The children were presented with the theme of habitats and homes and provided with information and materials. They began to use their imaginations to write, draw, paint and build wonderful places for imaginary creatures and communities to live. Their sense of storytelling was inspiring and limitless. Embedding stories provided the starting point for the project and echoed the hidden stories found along the Undercliff walk. Some of the connections below were used to decide the forms, materials, colours and content of the artworks:

  • St Bartholomew’s Church, Brighton – a local, popular, urban myth says its dimensions are based on those of Noah’s Ark. This links it to stories of sea level rise and flooding.
  • The colour purple – used by royalty and priests for centuries as a symbol of wealth, purple dye was made from millions of sea shells. Blue and red have been used in the sculptures instead!
  • Holes made by the wonderful boring piddocks.
  • Lenses – in order for us to apply our own values of home to other creatures we probably need to completely change our perspectives. When we are born the lenses in our eyes turn the world upside down and we see it that way. After a while our brain turns it around again. This is a wonderful visual metaphor for innocence and the lenses used in ‘Homes’ turn the images upside down. Lenses encourage us to look in the direction of the MCZ and imagine what is beneath the waves.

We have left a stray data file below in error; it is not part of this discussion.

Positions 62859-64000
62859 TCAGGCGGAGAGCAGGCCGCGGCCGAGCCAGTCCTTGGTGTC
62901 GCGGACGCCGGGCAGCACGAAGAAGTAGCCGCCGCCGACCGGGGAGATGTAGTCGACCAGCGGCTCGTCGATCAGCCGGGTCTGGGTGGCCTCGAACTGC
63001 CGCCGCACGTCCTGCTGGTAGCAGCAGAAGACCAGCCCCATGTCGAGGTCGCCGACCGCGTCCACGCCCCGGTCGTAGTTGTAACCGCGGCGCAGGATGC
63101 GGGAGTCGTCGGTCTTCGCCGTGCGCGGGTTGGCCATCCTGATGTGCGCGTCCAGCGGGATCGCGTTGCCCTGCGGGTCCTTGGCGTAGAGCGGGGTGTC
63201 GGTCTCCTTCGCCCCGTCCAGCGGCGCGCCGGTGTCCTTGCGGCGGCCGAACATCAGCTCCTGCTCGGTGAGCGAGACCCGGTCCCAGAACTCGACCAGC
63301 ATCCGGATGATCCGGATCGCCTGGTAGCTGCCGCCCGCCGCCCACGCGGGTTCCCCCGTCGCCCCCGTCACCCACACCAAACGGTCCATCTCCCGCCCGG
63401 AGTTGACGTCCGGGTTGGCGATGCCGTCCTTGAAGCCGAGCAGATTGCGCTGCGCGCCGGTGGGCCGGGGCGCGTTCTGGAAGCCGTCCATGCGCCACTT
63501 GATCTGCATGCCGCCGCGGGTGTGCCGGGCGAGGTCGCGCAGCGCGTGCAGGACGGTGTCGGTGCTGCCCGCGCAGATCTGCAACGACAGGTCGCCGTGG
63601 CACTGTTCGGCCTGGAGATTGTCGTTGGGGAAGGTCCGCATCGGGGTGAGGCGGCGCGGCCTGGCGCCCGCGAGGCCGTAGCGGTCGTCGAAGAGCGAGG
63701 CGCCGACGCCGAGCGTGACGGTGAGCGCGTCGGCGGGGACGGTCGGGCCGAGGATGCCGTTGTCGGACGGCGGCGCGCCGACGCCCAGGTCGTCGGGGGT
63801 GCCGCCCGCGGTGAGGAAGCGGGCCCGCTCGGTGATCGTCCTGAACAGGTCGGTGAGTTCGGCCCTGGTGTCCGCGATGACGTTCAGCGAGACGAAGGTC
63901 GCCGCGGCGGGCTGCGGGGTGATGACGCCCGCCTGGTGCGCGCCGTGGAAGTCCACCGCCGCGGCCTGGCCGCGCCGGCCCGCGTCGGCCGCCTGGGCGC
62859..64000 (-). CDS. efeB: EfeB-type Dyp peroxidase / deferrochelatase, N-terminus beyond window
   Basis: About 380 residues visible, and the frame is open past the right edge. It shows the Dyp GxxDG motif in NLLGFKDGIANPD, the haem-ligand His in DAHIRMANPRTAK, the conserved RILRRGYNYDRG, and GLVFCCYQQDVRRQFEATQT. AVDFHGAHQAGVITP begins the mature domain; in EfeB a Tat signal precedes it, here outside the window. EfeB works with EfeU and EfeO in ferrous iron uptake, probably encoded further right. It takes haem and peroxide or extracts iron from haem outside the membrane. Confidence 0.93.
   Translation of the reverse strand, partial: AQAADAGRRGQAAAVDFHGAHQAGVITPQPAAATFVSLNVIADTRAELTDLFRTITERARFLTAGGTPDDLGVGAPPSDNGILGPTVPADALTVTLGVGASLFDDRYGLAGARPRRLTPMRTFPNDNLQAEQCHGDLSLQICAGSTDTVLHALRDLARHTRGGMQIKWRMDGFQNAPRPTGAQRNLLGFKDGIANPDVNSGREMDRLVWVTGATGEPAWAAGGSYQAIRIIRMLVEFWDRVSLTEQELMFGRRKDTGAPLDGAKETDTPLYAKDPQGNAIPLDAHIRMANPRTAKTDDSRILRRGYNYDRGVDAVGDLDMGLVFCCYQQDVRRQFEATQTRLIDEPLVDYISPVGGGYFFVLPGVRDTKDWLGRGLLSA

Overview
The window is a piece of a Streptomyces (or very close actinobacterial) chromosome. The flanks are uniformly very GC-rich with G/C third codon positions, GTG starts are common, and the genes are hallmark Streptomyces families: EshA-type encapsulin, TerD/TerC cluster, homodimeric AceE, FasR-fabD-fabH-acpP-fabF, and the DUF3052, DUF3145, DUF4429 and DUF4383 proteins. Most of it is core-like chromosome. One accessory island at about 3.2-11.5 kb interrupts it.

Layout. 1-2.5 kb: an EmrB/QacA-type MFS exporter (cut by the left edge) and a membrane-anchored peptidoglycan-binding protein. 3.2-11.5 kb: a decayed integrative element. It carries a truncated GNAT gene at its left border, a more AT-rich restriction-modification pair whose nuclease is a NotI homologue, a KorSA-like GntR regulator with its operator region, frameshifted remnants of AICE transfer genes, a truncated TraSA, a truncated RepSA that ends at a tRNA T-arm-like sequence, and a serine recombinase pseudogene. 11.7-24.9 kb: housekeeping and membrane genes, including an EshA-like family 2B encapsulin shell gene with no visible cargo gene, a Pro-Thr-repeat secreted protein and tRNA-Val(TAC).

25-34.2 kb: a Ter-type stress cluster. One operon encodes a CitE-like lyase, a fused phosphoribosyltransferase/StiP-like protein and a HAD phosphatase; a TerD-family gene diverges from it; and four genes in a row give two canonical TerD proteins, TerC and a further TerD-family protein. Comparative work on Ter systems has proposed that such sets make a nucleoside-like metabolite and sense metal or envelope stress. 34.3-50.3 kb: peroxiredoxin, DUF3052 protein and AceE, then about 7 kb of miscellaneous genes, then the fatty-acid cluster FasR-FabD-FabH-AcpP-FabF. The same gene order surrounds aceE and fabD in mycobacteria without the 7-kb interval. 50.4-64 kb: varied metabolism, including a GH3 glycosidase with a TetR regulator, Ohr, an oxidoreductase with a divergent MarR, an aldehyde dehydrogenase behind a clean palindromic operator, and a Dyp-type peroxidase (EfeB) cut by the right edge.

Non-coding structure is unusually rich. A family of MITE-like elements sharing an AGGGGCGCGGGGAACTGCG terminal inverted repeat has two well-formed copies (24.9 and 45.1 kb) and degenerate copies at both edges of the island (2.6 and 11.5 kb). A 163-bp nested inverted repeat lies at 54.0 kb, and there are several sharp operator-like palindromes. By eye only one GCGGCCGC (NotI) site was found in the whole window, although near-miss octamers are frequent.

• Climate change – The materials used have mostly come from ethical sources: the wood is from offcuts, the circular discs in the plinths are from old aeroplane wheels, the metal flanges come from waste water services, the concrete is from old paving slabs, the ballast is made of pebbles.
  • A love of the Undercliff Path – the materials and forms have been sensitively chosen to visually belong to this beautiful, inspiring, brutal and sometimes scary place.

When you look at or through the sculptures, perhaps you will think of the habitats of those creatures under the sea and connect to your own feelings of home.

THANKS TO: 

  • The teachers and children at St John The Baptist, Longhill and St Margaret’s schools – they helped develop and fill the project with fun, imagination, energy and purpose. Extra thanks to Giuseppe Iozzi.
  • Adur & Ouse Catchment Partnership 
  • The Rampion Fund
  • Arts Council England
  • Brighton & Hove City Council
  • NaviLens
  • Ovingdean Café & Liz Shreeve
  • Blind Veterans UK

Visit thelivingcoast.org.uk to learn more about the MCZ and the project.

 

*Beachy Head West Marine Conservation Zone stretches along the coastline from Brighton Marina to Beachy Head (with a gap at Newhaven) and extends half a nautical mile seaward. Areas benefiting from the MCZ include the Heritage Coast within the South Downs National Park, the eastern half of the Brighton and Lewes Downs Biosphere (The Living Coast) and part of the Seven Sisters Voluntary Marine Conservation Area


If you would like to find out more about ONCA projects click here. 


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Posted on September 24, 2021
Categories: Education for Sustainability, O N C A Projects
Tags: , , , , , ,